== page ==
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Reassessing the Oil Security Premium


  • Brown, Stephen P.A.

    () (Resources for the Future)

  • Huntington, Hillard G.


World oil supply disruptions lead to U.S. economic losses. Because oil is fungible in an integrated world oil market, increased oil consumption, whether from domestic or imported sources, increases the economic losses associated with oil supply disruptions. Nevertheless, increased U.S. oil production expands stable supplies and dampens oil price shocks, whereas increased U.S. oil imports boosts the share of world oil supply that comes from unstable producers and exacerbates oil price shocks. Some of the economic losses associated with oil supply disruptions—gross domestic product losses and some transfers abroad—are externalities that can be quantified as oil security premiums. To estimate such premiums for domestic and imported oil, we take into account projected world oil market conditions, probable oil supply disruptions, the market response to oil supply disruptions, and the resulting U.S. economic losses. Our estimates quantify the security externalities associated with increased oil use, which derive from the expected U.S. economic losses resulting from potential disruptions in world oil supply.

Suggested Citation

  • Brown, Stephen P.A. & Huntington, Hillard G., 2010. "Reassessing the Oil Security Premium," Discussion Papers dp-10-05, Resources For the Future.
  • Handle: RePEc:rff:dpaper:dp-10-05

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    References listed on IDEAS

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    Cited by:

    1. Proost, Stef & Van Dender, Kurt, 2012. "Energy and environment challenges in the transport sector," Economics of Transportation, Elsevier, vol. 1(1), pages 77-87.
    2. Grabowsky, Sonja & Miethe, Ingrid & Kranz, Dani, 2013. "Widening Participation-Maßnahmen und Outreach-Programmes für non-traditional Students in England," Arbeitspapiere 294, Hans-Böckler-Stiftung, Düsseldorf.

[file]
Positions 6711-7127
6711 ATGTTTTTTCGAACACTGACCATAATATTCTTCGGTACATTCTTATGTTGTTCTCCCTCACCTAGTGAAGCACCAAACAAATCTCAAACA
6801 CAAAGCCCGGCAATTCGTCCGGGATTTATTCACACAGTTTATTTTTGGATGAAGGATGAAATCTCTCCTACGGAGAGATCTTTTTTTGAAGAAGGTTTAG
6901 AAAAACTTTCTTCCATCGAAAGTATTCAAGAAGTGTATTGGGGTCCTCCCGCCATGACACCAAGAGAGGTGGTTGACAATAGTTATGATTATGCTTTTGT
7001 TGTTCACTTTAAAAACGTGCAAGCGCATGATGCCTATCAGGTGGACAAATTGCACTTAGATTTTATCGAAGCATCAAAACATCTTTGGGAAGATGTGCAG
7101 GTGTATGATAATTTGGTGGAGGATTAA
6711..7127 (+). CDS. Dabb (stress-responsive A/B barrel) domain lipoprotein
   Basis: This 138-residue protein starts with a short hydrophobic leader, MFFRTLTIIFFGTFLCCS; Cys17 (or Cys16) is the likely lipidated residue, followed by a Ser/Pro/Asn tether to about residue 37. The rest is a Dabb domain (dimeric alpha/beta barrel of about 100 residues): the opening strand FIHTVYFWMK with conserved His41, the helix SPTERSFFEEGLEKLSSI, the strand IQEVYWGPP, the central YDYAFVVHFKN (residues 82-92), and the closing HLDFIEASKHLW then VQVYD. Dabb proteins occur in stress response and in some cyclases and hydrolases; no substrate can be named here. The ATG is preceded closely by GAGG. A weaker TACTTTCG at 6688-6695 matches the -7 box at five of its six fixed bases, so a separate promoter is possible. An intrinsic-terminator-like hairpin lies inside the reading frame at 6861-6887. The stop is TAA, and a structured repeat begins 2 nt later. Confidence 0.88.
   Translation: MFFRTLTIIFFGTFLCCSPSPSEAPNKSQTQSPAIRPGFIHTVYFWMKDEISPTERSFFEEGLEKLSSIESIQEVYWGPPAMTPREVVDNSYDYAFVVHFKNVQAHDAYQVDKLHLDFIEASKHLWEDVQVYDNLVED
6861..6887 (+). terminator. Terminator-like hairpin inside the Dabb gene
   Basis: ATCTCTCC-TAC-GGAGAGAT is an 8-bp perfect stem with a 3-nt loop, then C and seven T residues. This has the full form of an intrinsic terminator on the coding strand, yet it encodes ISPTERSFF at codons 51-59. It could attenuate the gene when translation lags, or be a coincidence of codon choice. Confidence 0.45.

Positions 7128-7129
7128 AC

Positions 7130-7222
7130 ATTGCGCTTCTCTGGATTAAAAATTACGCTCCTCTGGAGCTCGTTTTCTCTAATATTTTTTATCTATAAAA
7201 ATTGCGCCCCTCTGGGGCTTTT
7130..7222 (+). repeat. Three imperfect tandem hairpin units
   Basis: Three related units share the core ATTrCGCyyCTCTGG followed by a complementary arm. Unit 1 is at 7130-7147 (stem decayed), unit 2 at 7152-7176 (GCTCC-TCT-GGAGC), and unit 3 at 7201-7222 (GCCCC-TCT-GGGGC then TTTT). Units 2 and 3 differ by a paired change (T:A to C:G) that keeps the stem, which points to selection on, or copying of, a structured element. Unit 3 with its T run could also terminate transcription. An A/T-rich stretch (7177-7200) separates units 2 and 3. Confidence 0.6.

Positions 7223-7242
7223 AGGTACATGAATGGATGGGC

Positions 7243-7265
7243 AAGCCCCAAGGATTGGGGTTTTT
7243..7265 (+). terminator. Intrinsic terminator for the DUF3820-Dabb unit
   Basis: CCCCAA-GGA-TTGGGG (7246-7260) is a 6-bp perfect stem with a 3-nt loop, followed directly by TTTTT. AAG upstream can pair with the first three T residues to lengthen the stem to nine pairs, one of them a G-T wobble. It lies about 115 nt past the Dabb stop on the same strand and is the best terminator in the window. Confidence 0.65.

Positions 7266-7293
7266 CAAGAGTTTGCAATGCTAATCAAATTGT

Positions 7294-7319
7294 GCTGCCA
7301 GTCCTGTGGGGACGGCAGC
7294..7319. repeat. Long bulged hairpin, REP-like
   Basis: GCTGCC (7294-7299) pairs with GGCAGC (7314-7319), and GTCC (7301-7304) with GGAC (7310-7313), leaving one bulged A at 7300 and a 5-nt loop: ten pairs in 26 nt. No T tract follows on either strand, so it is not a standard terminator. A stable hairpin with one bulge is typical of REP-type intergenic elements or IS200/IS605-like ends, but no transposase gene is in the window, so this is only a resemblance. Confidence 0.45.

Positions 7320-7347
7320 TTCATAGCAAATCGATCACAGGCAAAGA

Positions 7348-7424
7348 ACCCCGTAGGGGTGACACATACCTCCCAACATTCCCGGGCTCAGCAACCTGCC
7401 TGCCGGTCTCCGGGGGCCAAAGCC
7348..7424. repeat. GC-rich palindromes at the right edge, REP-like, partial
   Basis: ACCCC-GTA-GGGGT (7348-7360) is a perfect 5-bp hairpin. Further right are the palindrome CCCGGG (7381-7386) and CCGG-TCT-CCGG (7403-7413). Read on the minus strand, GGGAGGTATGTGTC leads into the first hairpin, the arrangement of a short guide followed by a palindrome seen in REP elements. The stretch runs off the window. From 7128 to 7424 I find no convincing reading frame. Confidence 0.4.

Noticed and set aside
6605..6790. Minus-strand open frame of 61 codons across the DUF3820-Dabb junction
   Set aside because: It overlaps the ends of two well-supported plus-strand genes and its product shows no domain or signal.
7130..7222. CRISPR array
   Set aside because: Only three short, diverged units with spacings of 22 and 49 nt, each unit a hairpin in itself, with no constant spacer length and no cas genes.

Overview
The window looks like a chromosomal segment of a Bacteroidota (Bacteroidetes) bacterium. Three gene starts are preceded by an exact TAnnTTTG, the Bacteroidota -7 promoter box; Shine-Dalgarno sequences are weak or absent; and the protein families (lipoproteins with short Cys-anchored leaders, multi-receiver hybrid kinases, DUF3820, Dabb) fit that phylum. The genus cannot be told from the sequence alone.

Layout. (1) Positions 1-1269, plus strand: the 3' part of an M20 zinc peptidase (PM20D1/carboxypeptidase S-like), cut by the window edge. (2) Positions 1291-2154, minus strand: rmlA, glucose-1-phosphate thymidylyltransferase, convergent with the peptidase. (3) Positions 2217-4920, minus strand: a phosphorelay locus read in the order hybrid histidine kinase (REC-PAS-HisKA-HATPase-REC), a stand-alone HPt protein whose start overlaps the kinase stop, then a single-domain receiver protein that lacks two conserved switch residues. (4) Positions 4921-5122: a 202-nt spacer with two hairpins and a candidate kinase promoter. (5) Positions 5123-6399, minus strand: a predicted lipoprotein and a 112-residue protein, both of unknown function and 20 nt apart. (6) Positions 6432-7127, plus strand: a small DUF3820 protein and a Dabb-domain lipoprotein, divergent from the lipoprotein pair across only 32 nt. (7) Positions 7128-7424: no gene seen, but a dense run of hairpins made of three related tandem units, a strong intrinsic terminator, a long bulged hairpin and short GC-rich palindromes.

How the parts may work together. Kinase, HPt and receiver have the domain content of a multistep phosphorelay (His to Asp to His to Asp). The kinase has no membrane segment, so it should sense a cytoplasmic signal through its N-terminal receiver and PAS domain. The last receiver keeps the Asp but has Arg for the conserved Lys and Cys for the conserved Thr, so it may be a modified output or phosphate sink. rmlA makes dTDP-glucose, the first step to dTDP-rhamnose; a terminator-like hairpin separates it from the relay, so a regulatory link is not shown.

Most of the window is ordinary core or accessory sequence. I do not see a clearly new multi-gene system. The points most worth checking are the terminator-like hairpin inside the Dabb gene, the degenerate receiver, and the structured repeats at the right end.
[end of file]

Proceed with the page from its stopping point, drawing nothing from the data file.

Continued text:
3. Bai, Y. & Zhou, D.Q. & Zhou, P., 2012. "Modelling and analysis of oil import tariff and stockpile policies for coping with supply disruptions," Applied Energy, Elsevier, vol. 97(C), pages 84-90.
    4. Colgan, Jeff, 2011. "Oil and resource-backed aggression," Energy Policy, Elsevier, vol. 39(3), pages 1669-1676, March.
    5. Parry, Ian & Strand, Jon, 2012. "International fuel tax assessment: an application to Chile," Environment and Development Economics, Cambridge University Press, vol. 17(02), pages 127-144, April.
    6. Soren T. Anderson & Ian W. H. Parry & James M. Sallee & Carolyn Fischer, 2011. "Automobile Fuel Economy Standards: Impacts, Efficiency, and Alternatives," Review of Environmental Economics and Policy, Association of Environmental and Resource Economists, vol. 5(1), pages 89-108, Winter.
    7. Brennan, Timothy J. & Palmer, Karen L., 2013. "Energy efficiency resource standards: Economics and policy," Utilities Policy, Elsevier, vol. 25(C), pages 58-68.
    8. Parry, Ian W.H. & Evans, David & Oates, Wallace E., 2014. "Are energy efficiency standards justified?," Journal of Environmental Economics and Management, Elsevier, vol. 67(2), pages 104-125.
    9. Leiby, Paul N. & Rubin, Jonathan, 2013. "Energy security implications of a national low carbon fuel standard," Energy Policy, Elsevier, vol. 56(C), pages 29-40.

    More about this item


    oil markets; energy security; oil prices; economic activity;

    JEL classification:

    • Q4 - Agricultural and Natural Resource Economics; Environmental and Ecological Economics - - Energy
    • Q48 - Agricultural and Natural Resource Economics; Environmental and Ecological Economics - - Energy - - - Government Policy

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